Legalization Without Disruption: Why Congress Should Let States Restrict Interstate Commerce in Marijuana
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I thought our subscribers would like to read a paper on the Dormant Commerce Clause and USA cannabis by Robert Mikos of Vanderbilt Law and Scott Bloomberg of University of Maine law school.
They paint a pretty dire picture of what DCC will do to current MSO operating models and suggest adding a sunset clause to any legislation to allow a cleaner transition period. They propose seven years.
A sampling of quotes:
- Once Congress legalizes marijuana, however, the DCC will bring a swift and unexpected end to these insular state-based marijuana markets
- Although the doctrine has recently surfaced in a flurry of lawsuits challenging state residency requirements for marijuana business licenses,19 it has still not dawned on state or federal lawmakers that state laws will be jeopardized by this “arcane”20 doctrine the moment Congress legalizes marijuana.
- Once Congress legalizes marijuana, the DCC will invalidate states’ import-export prohibitions along with an untold number of other state laws that burden interstate commerce in marijuana
- In short, by legalizing marijuana, Congress will instantly—and perhaps unwittingly—transform our current system of insular, state-based marijuana marketplaces into a national, interstate market that is no longer subject to the comprehensive state controls we have today.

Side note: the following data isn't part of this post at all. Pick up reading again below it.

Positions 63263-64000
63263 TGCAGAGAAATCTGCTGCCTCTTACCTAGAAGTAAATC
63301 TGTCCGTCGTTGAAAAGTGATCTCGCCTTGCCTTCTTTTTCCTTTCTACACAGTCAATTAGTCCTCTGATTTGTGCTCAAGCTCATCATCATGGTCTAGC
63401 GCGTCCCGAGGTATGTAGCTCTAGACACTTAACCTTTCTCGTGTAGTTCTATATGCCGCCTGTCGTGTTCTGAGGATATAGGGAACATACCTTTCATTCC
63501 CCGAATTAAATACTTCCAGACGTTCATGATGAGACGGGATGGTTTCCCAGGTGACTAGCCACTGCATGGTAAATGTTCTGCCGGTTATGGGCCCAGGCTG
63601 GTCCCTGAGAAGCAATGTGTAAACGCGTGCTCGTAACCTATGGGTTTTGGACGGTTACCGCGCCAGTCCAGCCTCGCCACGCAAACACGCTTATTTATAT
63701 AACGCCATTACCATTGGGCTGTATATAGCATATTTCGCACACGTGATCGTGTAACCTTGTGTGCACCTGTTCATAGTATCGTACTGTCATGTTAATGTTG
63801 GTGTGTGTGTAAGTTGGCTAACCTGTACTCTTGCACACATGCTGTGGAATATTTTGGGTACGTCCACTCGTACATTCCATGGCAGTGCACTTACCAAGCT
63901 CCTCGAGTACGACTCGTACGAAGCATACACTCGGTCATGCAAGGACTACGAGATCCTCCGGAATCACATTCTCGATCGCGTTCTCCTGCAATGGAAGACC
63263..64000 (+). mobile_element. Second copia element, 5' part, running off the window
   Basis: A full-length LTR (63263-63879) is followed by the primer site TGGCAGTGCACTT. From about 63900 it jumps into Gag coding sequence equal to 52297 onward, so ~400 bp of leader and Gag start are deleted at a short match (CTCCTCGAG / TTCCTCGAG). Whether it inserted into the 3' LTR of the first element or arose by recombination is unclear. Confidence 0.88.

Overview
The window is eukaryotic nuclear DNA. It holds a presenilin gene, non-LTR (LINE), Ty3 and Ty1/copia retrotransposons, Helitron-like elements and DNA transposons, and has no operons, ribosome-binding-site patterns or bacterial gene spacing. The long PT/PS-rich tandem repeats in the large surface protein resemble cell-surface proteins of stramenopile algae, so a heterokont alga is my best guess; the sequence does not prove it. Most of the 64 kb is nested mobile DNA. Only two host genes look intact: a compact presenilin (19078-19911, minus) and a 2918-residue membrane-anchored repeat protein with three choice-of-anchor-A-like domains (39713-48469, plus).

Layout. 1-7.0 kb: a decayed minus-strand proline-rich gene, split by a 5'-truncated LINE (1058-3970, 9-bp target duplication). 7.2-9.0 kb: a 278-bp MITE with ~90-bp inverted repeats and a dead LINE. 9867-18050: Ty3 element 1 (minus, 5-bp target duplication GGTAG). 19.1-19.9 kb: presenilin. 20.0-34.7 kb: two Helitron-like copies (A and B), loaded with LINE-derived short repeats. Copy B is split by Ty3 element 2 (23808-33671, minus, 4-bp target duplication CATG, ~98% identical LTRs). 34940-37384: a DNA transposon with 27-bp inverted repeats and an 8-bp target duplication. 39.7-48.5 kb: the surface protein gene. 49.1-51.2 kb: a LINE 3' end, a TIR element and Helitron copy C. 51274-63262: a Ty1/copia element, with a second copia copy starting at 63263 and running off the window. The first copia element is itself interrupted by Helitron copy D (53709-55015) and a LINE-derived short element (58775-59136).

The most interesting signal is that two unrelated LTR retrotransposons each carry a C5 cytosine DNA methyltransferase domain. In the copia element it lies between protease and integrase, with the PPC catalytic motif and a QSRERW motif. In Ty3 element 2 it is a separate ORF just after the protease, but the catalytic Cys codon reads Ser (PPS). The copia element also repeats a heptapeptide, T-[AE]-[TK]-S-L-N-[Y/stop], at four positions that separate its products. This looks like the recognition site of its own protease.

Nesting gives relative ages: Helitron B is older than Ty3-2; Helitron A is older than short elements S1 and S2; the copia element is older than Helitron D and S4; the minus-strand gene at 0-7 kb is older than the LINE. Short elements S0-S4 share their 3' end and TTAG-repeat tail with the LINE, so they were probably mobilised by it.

- Unless the states quickly figure out how to coordinate their disparate tracking systems to monitor marijuana shipped across state lines—a monumental task—they will have a difficult time detecting such evasion.
- Absent the congressional authorization we envision, a state will not be able to stop out-of-state producers from selling their wares in the local market, even if those producers play by a very different set of rules than the ones the state has imposed on local firms.
As to tracking system… I think if they looked at Federal Alcohol Administration Act they might see how the feds have handled this in alcohol. Namely, inserting an distributor between manufacturer and retailer, with manufacturer delivering goods to distributor’s bonded warehouse. This would clean up their tracking issue, but it would add another layer of disruption to existing models.
They also talk about the sunset clause allowing for a number of benefits. One such benefit is social equity applicants would get some operational footing that would help them attract bank financing before the DCC exemption is retired. IMO, banks are risk adverse. And going to bank with say… three years of operational experience (or less) with a sunset clause striking midnight 4 or less years out… Well, that might give a lender gas that your business model might be changing.
Banks are forever concerned about refinancing risk should a borrower take a down turn. This would add a layer of risk that they might pass on depending on what part of the industry the social equity applicant is in. For instance, less problematic if it was a retailer versus a manufacturer.
Give it a read and let us know your thoughts.